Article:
I’m absolutely delighted that the second post for ‘Firths and Fjords’ is a guest blog by Professor Isaac Land of the Department of History, Indiana State University. Isaac was one of our keynote speakers at the Dornoch conference, giving a presentation which was ‘inspiring’, ‘outstanding’ and ‘put everything into context’ to quote the words of several attendees. As well as being author of War, Nationalism, and the British Sailor, 1750-1850 (2009), Isaac takes responsibility, in a 2007 article, for introducing the term ‘New Coastal History’ to history writing (see footnote one below for a full reference). This article ignited the ‘Coastal History’ debate that has proved so engaging and intriguing ever since. Isaac also runs The Coastal History Blog. I recommend it to all of you, along with his Twitter account (@IsaacLand2) as public history which is suitably challenging while being global and inclusive in its scope, reach and appeal. Best wishes, David
A number of scholars from quite varied backgrounds have independently been feeling their way toward coastal history in recent years. I was the first to use the term as such in “Tidal Waves: The New Coastal History,” but unbeknownst to me, Michael Pearson’s “Littoral Societies: The Concept and the Problems” had appeared in the Journal of World History just six months before. John Gillis’ The Human Shore brought a coastal approach to wider attention. As a fierce advocate for coastal environmental issues, he would go on to receive a profile in the Chronicle of Higher Ed and write op-ed pieces for the New York Times.
Gillis quoted a Swedish proverb about people with “one boot in the boat, one boot on shore,” and this captures the spirit of the coastal endeavor. It is helpful, at the outset, to point out that many—I would argue, most—of the coastal history topics are watery, but do not actually overlap with the concerns or methods favored by naval or maritime historians.
The three of us (Land, Pearson, and Gillis) had something in common: we, ourselves, had one boot on each side of the historiographical divide. We looked to the coast to address research questions that did not necessarily originate at sea. If the coast is the centre of the inquiry, we enter a different intellectual “neighborhood.”
This second diagram illustrates two of my favorite points. First, many people are already doing coastal history without knowing it (and consider the gigantic circles that are missing from this diagram, such as gender history!). Second, a correctly-worded call for papers could easily summon a hundred people (on average) to an annual international conference. It just requires that a small percentage of scholars in each of these very large “cognate” fields have some interest in watery topics. A coastal history conference is the natural home base for a number of topics that might look quirky, tangential, or “unmarketable” in another academic setting.
I believe Louise Moon’s dissertation has the distinction of being the first to openly affiliate with coastal history. I write about historians because I know them best. Yet, of course, the Firths and Fjords conference attracted many archaeologists, and I noticed a strong affinity for cultural geography in many of the papers. It’s worth noticing the spectrum of disciplines beyond History with “coastal studies” potential—or which may be getting there ahead of us! Here, for example, is Rebecca Shores, PhD candidate in English and Comp Lit, blogging about the soundscapes of the island-dwelling hermit-saints Cuthbert and Guthlac. Anthropologist-turned-marine biologist María Early Capistrán offers a longue durée history of the human relationship with sea turtles off the Mexican coast. Not long ago I had the pleasure of meeting Soledad Álvarez Martínez and Laura Mier Valerón, two art historians who have applied their special skill set to the urban planning (and glamorous travel posters) of Spanish beach towns in the Franco era. In my keynote, I referenced the work of Fiona Handyside (French and film studies) and David Jarratt (tourism studies).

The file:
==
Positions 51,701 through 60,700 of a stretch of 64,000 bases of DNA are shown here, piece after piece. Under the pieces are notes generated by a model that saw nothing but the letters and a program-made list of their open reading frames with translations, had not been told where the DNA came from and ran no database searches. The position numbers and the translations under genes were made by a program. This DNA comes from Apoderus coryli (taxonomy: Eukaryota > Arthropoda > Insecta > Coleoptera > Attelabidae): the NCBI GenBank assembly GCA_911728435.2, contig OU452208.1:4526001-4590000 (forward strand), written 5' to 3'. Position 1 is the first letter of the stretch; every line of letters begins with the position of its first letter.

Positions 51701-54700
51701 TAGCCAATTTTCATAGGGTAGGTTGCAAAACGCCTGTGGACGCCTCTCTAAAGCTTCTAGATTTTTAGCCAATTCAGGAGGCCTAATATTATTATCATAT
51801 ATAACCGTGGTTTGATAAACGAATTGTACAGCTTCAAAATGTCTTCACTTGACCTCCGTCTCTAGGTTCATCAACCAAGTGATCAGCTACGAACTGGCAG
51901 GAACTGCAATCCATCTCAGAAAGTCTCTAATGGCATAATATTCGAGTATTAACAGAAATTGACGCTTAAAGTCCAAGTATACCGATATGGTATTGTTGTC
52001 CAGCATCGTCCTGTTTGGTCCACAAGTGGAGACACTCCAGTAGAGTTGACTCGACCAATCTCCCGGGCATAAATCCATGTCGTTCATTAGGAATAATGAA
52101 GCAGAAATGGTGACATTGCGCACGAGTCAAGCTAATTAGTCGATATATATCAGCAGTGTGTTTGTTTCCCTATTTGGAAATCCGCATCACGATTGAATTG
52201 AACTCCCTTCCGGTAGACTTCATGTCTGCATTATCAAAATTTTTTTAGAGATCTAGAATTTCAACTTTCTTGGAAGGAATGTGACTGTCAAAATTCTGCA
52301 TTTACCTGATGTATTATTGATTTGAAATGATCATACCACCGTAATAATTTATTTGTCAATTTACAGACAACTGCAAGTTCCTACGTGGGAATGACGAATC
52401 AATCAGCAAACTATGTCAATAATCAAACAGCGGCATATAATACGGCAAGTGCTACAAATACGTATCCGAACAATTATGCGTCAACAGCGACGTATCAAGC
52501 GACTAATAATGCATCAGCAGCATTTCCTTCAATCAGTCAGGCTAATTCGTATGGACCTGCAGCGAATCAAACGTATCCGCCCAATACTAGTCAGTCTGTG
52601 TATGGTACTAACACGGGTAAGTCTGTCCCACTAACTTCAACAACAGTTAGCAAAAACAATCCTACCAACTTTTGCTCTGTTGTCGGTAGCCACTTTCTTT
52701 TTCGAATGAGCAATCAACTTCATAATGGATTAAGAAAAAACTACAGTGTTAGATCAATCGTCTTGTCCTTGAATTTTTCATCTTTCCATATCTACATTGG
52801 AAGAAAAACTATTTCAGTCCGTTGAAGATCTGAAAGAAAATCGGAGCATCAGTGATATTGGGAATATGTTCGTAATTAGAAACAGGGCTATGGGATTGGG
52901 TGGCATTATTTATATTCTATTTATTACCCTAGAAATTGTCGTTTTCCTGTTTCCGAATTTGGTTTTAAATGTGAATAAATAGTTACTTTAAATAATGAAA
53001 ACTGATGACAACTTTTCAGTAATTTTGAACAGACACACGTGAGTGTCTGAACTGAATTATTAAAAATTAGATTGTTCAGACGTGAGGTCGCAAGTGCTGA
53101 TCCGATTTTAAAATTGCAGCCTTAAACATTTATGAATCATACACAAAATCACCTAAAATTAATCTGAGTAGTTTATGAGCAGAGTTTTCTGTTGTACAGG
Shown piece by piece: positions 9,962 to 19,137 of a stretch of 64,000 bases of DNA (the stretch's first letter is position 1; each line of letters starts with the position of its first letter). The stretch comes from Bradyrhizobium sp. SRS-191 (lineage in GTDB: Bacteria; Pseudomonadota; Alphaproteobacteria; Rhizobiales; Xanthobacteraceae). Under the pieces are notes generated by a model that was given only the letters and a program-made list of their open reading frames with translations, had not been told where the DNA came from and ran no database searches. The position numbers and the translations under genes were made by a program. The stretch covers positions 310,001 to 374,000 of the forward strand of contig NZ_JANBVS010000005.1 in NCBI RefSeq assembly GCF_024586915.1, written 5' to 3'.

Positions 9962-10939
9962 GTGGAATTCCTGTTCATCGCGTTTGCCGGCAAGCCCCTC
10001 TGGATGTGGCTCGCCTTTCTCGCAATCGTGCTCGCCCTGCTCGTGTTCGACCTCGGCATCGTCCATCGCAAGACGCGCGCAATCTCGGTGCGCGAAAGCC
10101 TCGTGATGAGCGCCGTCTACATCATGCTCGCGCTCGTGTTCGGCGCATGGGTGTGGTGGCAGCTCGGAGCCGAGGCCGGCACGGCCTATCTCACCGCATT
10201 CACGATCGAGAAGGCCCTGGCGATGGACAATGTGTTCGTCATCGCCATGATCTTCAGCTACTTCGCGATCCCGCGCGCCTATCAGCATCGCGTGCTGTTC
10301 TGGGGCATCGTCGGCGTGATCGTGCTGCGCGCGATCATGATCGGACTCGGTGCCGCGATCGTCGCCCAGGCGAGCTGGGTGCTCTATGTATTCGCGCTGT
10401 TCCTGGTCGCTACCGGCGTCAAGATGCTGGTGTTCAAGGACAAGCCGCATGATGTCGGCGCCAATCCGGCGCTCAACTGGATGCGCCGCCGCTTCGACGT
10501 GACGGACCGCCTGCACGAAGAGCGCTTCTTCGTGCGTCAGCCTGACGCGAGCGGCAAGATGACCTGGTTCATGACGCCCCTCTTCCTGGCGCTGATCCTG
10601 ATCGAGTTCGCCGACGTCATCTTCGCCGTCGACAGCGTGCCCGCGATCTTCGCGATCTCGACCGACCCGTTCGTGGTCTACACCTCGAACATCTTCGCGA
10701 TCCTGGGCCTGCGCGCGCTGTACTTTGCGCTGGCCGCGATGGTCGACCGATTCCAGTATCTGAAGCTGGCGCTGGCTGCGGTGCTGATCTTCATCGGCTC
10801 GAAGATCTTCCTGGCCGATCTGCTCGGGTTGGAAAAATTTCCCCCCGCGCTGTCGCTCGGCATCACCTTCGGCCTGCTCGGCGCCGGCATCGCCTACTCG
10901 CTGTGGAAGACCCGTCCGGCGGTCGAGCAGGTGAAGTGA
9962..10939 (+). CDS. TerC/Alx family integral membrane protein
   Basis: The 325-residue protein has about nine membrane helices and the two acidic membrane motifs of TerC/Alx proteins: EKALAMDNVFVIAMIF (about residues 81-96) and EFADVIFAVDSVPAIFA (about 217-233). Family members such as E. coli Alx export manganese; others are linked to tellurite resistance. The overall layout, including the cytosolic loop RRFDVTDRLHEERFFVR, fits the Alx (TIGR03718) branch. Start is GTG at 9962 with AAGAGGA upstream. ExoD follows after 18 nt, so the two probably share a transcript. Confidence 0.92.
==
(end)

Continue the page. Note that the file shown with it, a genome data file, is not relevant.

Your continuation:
Someone has quipped that starting a new subfield is as difficult as getting a new sport into the Olympic Games. After the roller coaster of the 1990s, some will resist any new term simply because they’re exhausted with new terms (and methodological “turns”).
Yet in this area, scholars have been shy about inventing useful labels, or promoting them. Greg Dening’s work, and Alain Corbin’s, appeared perhaps too self-contained to inspire a dialogue and a dynamic subfield. Gérard Le Bouedec published on littoral societies and the paramaritime, but mostly in French, and in journals focused on regional, Breton history. I have tried to introduce some new terms and debatable, “usefully wrong” propositions in “Doing Urban History in the Coastal Zone,” but this will only appear in print this year.
In short: why is there a need for a new coastal history? Because there was never an old coastal history. I continue to run into fresh evidence of this. Recently, I read a dozen academic books about “cosmopolitan port towns,” none of which cited each other. During the Dornoch conference, I introduced Fiona Handyside and David Jarratt to each other via Twitter. The fact that both of them wrote about the modern beach hadn’t been enough to help them meet on their own.
 Isaac Land, “Tidal Waves: The New Coastal History.” Journal of Social History 40, no. 3 (Spring 2007), 731–743; Michael Pearson, “Littoral Society: The Concept and the Problems,” Journal of World History 17, no. 4 (2006), 353-373.
 It is the final chapter in Brad Beaven, Karl Bell, and Rob James, eds. Port Towns and Urban Cultures (Palgrave Macmillan, 2016).